SPOT ART 2013 Singapore is an exhibition that celebrates the best of Southeast Asian art talent, all under the age of 30. Supported by the Ministry of Communication & Information (MCI) and the National Arts Council (NAC), the exhibition illuminates the values of collaboration, partnership, and a genuine attempt to build the foundations of a sustainable visual arts industry in Singapore. Through this collaborative effort, the exhibition and its surrounding dialogue fleshes out the difficulties facing young artists in Singapore, fresh out of school and lacking in mentorship for industry experience. But what the exhibition also offers is a platform for artists in the region to collaborate.

Drawing back to the exhibition itself, the layout is an amalgamation of paintings, illustration, print, installation, and video art. The selection committee is comprised of esteemed curators and experts on contemporary art in Southeast Asia, selecting over 200 works of more than 70 artists (out of 1500 submissions.) The exhibition prides itself on its quality, diversity; and particularly celebrates the fact that it is nestled in one homely spot. As the event organizers themselves mention, the Southeast Asian arts scene tends to be quite fragmented, so the motivation to distill this artistic incubation in one single location is a definitive gesture.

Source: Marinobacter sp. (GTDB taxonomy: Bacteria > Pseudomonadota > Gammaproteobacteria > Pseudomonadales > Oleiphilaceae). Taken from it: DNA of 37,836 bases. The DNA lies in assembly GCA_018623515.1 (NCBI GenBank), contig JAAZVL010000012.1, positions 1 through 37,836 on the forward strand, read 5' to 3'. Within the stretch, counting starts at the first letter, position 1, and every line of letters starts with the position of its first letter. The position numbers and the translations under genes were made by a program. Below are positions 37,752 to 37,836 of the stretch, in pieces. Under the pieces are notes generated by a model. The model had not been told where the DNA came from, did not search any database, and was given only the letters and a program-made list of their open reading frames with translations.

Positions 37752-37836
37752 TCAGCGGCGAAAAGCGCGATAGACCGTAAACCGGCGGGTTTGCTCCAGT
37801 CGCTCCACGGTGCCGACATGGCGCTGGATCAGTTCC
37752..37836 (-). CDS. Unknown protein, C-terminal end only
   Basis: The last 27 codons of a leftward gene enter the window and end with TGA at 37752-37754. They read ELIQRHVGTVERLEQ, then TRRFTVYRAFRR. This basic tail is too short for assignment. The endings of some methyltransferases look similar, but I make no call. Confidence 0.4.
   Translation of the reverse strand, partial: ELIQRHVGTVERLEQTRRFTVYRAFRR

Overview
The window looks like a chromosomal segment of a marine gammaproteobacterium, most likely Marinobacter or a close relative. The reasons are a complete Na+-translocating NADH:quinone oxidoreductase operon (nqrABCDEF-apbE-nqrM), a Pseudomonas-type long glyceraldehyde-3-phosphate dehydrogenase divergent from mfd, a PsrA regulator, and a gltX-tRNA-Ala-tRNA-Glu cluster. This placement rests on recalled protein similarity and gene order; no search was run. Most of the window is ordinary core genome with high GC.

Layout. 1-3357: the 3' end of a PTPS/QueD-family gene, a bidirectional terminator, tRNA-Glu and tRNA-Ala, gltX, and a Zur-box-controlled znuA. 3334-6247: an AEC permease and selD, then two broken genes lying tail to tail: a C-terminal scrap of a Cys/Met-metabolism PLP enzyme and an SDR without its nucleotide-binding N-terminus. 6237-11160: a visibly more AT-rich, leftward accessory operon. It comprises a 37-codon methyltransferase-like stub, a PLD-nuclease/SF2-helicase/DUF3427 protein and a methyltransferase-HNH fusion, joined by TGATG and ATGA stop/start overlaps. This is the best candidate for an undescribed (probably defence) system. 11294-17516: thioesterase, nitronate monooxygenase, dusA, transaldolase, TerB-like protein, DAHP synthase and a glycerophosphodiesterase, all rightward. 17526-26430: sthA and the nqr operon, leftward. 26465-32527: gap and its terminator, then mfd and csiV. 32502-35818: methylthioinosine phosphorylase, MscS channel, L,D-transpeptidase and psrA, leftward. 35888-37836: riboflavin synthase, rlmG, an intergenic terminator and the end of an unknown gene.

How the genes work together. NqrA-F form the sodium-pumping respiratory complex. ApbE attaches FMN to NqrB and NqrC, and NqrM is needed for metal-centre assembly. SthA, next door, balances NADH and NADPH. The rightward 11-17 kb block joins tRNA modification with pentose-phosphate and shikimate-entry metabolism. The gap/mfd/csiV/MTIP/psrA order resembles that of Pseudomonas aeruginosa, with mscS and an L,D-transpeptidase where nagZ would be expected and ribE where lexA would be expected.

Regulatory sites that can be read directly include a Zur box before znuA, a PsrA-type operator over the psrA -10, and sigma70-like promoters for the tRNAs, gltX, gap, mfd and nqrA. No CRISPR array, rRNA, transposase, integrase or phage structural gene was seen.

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A Night at the Museum

Posted on October 12, 2013

Oh how the Night Festival inaugurated by the National Museum of Singapore has evolved. By evolved, I refer to the growth and diversification of its audience demographics; as well as the development in its programming. The Singapore Night Festival has developed into one of character, scale, grandeur and vision: and it can truly helm itself as one of the annual peaks one looks out for in the calendar. It was marketed consistently across the nation’s paper spreads, as well as along the transportation lines and systems. Furthermore, it was an intrajectory collaboration between not just statutory boards, but arts hubs, performance collectives, visual artists and bands as well. Held over 2 weekends in August, the Night Festival managed to not just draw in the crowd, but make a unique statement about what constitutes successful and long-term festivalisation.